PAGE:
New Jersey Gov. Phil Murphy said the bill will help protect youth and under-age users from the perils of nicotine addiction.
Gov. Phil Murphy signed a bill on Tuesday which bans the sale of all flavored e-cigarette products in New Jersey.
According to the Washington Post, the measure will take effect at the beginning of April. Its intent is, ostensibly, to discourage young adults and under-age users from vaping.
“As a governor, I am first and foremost charged with protecting the health and safety of our people,” Murphy said in a statement. “Research shows that flavored electronic smoking devices and products, such as mint, candy, fruit, and chocolate, are extremely appealing, especially to children.”
Several of the bill’s proponents also touted its supposed public health benefits.
“This law will help to discourage our youth from taking up this dangerous habit and reduce its prevalence in our homes and schools,” said Democratic Sen. Shirley Turney, among the bill’s main backers.
However, critics of the legislation questioned the sense in a blanket-ban. The Post notes that some congresspeople questioned whether officials should better enforce the state’s smoking age instead of telling adults which products they can and can’t buy.
Anti-vaping hysteria has, in the past half-year, culminated in a series of similar bans and prohibitions. Massachusetts and New York have passed or attempted to emplace short- and long-term restrictions on flavored e-cigarette pods.
Massachusetts, though, is the only state with an effective, state-wide ban on flavored vaping products.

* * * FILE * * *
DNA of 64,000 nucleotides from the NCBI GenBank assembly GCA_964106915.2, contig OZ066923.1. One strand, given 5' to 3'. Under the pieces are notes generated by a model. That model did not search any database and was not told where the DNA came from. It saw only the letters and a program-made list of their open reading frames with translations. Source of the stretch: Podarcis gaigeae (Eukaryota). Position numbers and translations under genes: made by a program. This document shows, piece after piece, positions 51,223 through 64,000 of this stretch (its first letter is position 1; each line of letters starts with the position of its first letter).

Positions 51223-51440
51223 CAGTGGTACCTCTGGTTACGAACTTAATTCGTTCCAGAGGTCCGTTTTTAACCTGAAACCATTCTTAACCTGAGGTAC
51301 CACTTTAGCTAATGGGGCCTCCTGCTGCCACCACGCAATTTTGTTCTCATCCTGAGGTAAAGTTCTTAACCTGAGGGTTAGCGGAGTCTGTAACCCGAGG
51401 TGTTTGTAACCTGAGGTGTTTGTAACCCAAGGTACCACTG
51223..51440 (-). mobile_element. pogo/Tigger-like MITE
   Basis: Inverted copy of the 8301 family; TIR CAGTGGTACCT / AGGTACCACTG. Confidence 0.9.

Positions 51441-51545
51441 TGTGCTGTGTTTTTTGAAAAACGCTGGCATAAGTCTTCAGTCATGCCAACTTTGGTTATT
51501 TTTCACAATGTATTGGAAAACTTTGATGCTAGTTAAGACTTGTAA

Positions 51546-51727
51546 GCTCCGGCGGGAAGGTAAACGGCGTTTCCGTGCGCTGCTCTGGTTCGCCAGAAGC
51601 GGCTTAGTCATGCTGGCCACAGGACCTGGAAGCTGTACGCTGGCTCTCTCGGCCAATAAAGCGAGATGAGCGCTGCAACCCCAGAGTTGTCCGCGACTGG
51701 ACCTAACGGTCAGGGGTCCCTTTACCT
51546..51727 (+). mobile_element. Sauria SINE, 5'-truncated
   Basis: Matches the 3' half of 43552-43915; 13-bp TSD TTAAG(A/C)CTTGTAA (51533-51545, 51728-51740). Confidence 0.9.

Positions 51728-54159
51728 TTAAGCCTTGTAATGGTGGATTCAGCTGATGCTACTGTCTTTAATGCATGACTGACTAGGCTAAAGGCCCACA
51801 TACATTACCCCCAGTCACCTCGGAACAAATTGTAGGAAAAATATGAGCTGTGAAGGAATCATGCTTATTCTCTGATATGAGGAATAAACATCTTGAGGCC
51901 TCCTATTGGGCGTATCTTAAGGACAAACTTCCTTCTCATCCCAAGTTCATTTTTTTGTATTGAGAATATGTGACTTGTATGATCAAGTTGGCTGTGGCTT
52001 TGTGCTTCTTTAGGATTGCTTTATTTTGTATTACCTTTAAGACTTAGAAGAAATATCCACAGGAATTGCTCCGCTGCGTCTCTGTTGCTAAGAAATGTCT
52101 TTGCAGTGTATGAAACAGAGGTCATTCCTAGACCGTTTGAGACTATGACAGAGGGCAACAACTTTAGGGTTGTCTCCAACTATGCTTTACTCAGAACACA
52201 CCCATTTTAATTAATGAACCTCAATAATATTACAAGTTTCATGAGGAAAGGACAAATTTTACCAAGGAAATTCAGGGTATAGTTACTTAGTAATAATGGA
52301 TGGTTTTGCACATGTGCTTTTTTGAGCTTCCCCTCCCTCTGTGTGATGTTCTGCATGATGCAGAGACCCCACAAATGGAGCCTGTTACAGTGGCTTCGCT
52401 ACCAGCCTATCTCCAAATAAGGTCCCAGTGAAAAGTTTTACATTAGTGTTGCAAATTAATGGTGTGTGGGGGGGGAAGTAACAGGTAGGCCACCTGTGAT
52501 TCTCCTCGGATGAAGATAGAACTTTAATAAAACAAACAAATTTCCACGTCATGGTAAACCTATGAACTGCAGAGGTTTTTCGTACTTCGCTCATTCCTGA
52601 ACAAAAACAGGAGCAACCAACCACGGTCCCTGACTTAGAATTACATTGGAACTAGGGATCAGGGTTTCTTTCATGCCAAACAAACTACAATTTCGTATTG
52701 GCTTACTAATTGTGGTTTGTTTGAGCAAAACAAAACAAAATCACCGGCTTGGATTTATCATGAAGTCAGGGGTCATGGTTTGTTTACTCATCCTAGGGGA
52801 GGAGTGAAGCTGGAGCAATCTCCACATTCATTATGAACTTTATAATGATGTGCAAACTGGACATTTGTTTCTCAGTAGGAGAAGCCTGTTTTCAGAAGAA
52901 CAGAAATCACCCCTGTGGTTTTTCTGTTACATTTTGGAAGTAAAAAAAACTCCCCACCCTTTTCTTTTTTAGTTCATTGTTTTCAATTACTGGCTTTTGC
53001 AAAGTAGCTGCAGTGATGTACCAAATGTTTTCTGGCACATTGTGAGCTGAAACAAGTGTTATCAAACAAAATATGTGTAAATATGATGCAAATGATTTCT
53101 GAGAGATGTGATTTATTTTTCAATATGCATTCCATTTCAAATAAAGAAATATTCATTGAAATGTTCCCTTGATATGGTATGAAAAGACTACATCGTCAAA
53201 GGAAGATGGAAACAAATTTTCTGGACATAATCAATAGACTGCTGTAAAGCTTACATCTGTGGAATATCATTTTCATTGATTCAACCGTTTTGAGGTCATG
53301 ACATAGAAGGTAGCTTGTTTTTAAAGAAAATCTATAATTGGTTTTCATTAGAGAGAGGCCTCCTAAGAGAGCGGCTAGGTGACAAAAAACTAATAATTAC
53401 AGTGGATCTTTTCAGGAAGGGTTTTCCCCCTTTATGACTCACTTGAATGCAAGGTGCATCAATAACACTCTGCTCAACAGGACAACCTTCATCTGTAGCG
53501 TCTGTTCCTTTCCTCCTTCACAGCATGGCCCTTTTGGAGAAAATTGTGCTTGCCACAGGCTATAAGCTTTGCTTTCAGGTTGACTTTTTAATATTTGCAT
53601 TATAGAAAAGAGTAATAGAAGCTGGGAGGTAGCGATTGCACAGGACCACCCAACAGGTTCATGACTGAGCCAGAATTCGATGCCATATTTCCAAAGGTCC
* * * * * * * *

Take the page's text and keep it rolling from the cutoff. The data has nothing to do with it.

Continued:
The push against e-cigarettes has been driven by two separate but related concerns. The first is that vapor companies—like Juul—have intentionally marketed their products to children. Indeed, there are reports that Juul spokespeople directly and intentionally engaged with high school-aged students in New York state. And because of Juul’s popularity among youth, nicotine-use rates among children—in near-constant decline since the 1990s—have begun a recent, steep climb.
The second concern stems from a wave of hospitalizations and deaths related to vaping. Around 2,600 people across the U.S. have been hospitalized due to mysterious lung illnesses; at least 60 have died. However, early reports indicate that many persons suffering from vape-related lung ailments had used their e-cigarettes to smoke marijuana or hashish.
With states clamping down on vaping, e-cigarette advocates worry regulations could shutter businesses and push adults back to traditional combustible cigarettes.
Not surprisingly, lobbyists say state-level efforts to curb vaping could have unintended side effects. “Consumer vaping advocate” Matthew Elliott told the Washington Post it’s not unlikely that people will begin brewing flavors at home.
“[Gov. Murphy] has welcomed the black market,” Elliot said. “You will not see youth vaping decrease. But what you will see is businesses closing and people going back to smoking. In essence, he has removed gatekeepers and rewarded the drug dealers.”
Elliott’s prediction may seem far-fetched. E-cigarette use and abuse, after all, is complex: vaping has been shown to help adult smokers stop smoking. But lax sales security and I.D. checks have let enticed tens of thousands of children into nicotine addiction.
Now, though, New Jersey will compound its age-21 smoking law with enhanced restrictions on flavored e-cigarette products. The act will bar the sale, offer and distribution of any and all flavored vaping products without criminalizing simple possession.